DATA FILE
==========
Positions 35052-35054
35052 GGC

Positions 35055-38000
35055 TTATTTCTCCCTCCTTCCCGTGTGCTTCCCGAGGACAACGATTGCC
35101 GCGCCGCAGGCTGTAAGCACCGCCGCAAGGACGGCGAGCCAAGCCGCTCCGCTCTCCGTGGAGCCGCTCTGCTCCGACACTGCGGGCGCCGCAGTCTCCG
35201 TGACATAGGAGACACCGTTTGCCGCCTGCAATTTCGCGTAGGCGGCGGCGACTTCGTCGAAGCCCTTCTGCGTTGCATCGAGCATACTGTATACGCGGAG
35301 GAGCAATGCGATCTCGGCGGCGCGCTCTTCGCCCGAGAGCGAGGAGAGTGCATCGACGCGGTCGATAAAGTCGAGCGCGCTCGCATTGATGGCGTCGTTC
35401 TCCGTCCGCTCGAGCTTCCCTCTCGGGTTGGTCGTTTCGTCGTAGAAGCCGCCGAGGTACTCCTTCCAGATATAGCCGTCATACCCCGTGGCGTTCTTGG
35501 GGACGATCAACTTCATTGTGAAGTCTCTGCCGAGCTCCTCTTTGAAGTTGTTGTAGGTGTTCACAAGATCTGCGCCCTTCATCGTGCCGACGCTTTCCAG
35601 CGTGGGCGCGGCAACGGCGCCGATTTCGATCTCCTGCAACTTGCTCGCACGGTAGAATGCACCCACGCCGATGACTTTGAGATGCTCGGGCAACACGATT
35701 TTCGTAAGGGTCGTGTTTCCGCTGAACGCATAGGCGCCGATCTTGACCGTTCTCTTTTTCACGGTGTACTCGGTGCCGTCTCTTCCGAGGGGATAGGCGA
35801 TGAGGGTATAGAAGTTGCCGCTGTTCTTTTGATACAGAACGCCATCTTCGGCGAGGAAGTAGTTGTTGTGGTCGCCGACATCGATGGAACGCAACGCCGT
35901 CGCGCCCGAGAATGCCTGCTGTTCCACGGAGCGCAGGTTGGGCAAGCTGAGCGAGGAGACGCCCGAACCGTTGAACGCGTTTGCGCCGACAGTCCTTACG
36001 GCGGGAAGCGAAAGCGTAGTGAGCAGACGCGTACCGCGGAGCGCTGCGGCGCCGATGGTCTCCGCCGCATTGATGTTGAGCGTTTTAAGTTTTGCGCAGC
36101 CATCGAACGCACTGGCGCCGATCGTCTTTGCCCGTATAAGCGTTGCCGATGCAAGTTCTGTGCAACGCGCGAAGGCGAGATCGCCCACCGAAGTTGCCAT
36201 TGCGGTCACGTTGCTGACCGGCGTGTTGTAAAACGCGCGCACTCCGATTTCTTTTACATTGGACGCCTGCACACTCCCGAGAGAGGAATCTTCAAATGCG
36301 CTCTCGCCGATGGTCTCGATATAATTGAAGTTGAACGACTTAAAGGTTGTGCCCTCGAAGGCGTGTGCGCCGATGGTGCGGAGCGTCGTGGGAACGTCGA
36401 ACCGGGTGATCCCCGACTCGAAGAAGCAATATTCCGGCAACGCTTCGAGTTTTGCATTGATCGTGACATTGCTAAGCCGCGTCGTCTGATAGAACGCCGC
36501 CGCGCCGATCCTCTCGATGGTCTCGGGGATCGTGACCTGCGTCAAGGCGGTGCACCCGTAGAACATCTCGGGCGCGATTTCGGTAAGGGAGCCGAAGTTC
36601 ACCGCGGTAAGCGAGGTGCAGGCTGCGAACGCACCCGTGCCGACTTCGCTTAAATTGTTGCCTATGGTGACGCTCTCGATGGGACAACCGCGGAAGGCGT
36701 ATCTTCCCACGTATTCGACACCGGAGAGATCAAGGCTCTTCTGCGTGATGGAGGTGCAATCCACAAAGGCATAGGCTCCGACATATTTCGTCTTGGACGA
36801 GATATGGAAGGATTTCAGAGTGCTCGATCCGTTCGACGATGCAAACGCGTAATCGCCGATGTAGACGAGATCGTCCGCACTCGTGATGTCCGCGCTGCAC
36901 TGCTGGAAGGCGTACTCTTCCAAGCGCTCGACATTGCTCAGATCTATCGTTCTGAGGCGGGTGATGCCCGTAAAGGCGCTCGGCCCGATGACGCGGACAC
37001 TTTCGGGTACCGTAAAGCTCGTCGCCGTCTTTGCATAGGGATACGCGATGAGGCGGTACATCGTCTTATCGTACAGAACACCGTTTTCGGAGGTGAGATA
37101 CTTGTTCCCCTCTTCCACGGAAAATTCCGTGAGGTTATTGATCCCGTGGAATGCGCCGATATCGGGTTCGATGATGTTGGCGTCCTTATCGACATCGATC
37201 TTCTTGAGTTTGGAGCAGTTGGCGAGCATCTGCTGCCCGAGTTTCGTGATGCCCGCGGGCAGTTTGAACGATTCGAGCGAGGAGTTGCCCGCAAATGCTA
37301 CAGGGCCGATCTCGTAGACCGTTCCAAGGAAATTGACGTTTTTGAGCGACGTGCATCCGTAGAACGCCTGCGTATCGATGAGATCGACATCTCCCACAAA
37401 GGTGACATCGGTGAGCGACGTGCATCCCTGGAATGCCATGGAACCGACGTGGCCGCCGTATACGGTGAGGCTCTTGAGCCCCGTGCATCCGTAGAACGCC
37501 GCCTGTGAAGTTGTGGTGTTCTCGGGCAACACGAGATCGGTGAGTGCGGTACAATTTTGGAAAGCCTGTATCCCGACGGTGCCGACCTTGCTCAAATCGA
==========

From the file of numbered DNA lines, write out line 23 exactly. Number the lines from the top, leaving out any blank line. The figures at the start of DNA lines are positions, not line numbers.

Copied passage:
36901 TGCTGGAAGGCGTACTCTTCCAAGCGCTCGACATTGCTCAGATCTATCGTTCTGAGGCGGGTGATGCCCGTAAAGGCGCTCGGCCCGATGACGCGGACAC